Students may need instruction on how to be a productive team member. One technique might include asking teams during class time to create a team charter that explicitly states their norms, such as meeting times, communication methods, deadlines and strategies for handling conflict. At the end of the session, meet with each team individually and ask them to share their communication plan and address any questions.
Have students fill out peer evaluations. Peer evaluations provide valuable feedback to team members to help them correct their behavior and make more valuable contributions. TEAMMATES and CATME are two commonly used peer evaluation tools that help form groups and distribute rubrics and qualitative questions among peers. It is best practice to ask students to fill out peer evaluations twice during a long-term project. The first time should be mostly qualitative feedback for their team members to read anonymously, but the instructor can award points for completing the work. During the second round, instructors can ask students to assign a grade to their team members if desired. Duke’s Bass Connections has a helpful guide on peer evaluations and self-reflection.
Teaching methods that rely on teams
Some instructors decide to turn all classes (not just projects) into team exercises. In these flipped classrooms, students are responsible for learning course content prior to class, using assigned readings, videos or other preparatory material. The majority of class time is set aside to allow students to explore, expand on and actively apply the course content using directed activities designed to meet course learning objectives.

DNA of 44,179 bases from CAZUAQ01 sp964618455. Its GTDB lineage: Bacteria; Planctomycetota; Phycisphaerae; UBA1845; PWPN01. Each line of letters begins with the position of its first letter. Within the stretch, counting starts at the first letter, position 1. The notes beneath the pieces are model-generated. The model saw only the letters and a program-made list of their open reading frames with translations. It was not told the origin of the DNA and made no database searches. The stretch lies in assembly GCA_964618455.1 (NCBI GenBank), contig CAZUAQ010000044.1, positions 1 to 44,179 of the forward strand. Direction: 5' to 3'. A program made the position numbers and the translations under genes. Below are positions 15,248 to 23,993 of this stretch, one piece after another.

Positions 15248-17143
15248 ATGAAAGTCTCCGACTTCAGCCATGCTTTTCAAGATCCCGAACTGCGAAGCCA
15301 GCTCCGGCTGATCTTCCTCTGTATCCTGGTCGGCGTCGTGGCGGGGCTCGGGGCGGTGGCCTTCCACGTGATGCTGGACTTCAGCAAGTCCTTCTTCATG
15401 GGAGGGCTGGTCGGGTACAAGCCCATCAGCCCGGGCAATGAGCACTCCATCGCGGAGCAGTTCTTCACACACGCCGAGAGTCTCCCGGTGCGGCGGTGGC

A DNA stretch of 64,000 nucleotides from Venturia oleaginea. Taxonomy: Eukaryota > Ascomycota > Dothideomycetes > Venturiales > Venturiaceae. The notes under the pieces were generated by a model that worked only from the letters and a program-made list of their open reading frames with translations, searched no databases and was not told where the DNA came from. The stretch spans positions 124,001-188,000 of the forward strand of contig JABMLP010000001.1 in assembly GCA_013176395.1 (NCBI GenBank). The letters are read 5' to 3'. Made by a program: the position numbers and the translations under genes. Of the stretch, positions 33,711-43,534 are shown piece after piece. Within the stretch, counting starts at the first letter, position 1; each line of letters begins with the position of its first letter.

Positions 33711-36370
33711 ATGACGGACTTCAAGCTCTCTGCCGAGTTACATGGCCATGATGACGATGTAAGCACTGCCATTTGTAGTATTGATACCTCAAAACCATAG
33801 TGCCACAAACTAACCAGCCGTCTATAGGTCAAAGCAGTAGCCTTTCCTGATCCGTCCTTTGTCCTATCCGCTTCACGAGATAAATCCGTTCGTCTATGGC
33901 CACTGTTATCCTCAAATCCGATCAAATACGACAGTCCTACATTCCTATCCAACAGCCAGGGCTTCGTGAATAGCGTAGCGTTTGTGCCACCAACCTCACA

Project-based learning (PBL) is an approach in which students work in teams on complex, realistic projects for several class sessions. The instructor’s role is to guide and facilitate while allowing the student teams to make key project decisions. Project-based learning (PBL) is an effective way for students to learn new material.
Team-based learning is a collaborative learning teaching strategy designed around units of instruction (referred to as modules) that are taught in a three-step cycle: preparation, in-class readiness assurance testing and application-focused exercise. Each class typically includes one module.
Collaborative Project Courses are courses in which student learning is driven by collaborative engagement (often in teams) with applied projects that extend across an entire semester. Duke’s Bass Connections has extensive guidance for creating this type of course.
Building Teamwork Process Skills in Students (Shannon Ciston, UC Berkeley)
Working with Student Teams (Bart Pursel, Penn State)
Ten Research-Based Steps for Effective Group Work (Hodges, L. 2017)
Team-based Learning (TBL)
Learn TBL (James Sibley, University of British Columbia)
Getting Started with Team-based Learning (Michaelsen, L.)
Project-based Learning (PBL)
A Review of Research on Project-Based Learning (Thomas, J. 2000)